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Decisions regarding the selection and care of trees on public lands often are delegated to public employees with limited knowledge of tree care. To provide a technical resource for the municipal employee, the Urban Forestry Notebook was developed through sponsorship by Puget Power (a major Pacific Northwest utility company), Washington State Department of Natural Resources, and the Center. The unique focus of this Notebook provided the municipal employee with information on the selection and care of 65 of the most important urban trees. It also can be used as a model by other communities who wish to improve the care of their urban trees by providing an informational resource for the public employee.

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Urban Horticulture is a new area of scientific horticulture concerned with functional uses of plants to maintain and improve urban environments. “Functional uses” means that plants are used not only for beauty and ornamentation, but also as screens against wind, headlights, and unpleasant views, to influence climate, perhaps to reduce noise and combat forms of air pollution, for essential food and variation in human diet, and to improve the human psyche in densely populated areas. The constituent audiences for urban horticulture are people who utilize plants, primarily in landscape situations, including landscape maintenance and parks personnel, landscape architects, arborists, highway planters, nursery contractors, members of plant societies, and amateur horticulturists.

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Rutgers Urban Gardening (RUG) has established a physical, psychological, and emotional environment that fosters and sustains diversity. RUG enhances cultural diversity by employing an ethnic minority work force of six, reaching diverse audiences representing more than 30 ethnic groups, and offering a wide variety of educational programs. Urban gardening gives people an opportunity to meet others, share concerns, and solve problems together. It cuts across social, economic, cultural, and racial barriers, bringing together people of all ages and ethnic backgrounds.

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vegetables, berries, or even green plants has become less common with each generation, especially in urban areas and with a modern life style. Physical activities outdoors in the green environment, however, have been proven to improve mental health and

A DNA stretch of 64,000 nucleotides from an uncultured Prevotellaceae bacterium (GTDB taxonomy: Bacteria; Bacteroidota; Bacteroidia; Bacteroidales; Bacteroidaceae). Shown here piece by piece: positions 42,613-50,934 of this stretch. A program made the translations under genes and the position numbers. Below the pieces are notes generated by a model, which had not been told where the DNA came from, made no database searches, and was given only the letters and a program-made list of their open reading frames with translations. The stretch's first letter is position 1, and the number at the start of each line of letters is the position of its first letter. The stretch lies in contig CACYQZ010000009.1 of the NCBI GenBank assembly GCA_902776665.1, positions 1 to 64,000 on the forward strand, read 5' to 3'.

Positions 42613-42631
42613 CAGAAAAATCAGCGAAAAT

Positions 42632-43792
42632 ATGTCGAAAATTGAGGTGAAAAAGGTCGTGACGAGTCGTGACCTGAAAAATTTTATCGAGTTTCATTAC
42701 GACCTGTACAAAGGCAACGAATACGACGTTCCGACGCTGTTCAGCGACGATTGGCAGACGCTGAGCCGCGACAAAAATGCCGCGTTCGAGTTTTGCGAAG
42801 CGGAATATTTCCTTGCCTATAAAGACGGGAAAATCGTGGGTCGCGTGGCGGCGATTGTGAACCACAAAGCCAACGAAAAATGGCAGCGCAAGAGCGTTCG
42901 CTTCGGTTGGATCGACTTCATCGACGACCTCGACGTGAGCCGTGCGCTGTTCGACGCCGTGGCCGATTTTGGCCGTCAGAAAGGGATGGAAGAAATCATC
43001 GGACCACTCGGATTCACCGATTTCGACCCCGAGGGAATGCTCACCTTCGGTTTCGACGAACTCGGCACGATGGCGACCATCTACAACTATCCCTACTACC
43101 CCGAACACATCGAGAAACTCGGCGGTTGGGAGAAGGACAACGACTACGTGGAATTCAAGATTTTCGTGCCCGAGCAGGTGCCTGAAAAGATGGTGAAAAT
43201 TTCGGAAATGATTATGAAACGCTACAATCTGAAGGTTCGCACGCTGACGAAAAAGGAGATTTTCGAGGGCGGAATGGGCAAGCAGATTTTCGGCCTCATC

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interest in applying CEA practices to urban agriculture (UA), including small- (e.g., in-home production or indoor gardens), medium- (e.g., community gardens), or large-scale commercial operations [e.g., rooftop greenhouses or warehouse-based indoor “plant

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Urban areas started as complex social structures ≈10,000 years ago. Many of the earliest urban areas developed in arid climates near reliable fresh river water resources ( Redman, 1999 ). In the modern era, urban and suburban population growth has

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Urban areas in arid and semiarid regions continue to face water supply and demand challenges ( St. Hilaire et al., 2008 ). Some of the drivers of these challenges include accelerated population growth and enhanced economic activity of urban areas

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recharge, and moderating urban heat islands ( Cameron et al., 2012 ; Nowak et al., 2006 ; Pataki et al., 2011 ) are all ways that CH systems directly contribute to environmental sustainability. Systems and practices of CH also influence human health and

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Urban horticulture brings together what used to be widely separated: food production and urban space. In a broader sense, urban horticulture encompasses everything from small home and community gardens to city park management, rooftop and wall

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In South Korea, urban agriculture is defined as the cultivation of crops and ornamental plants, and the cultivation of insects and animals using various living spaces in urban areas ( Korea Ministry of Government Legislation, 2017 ). In the United

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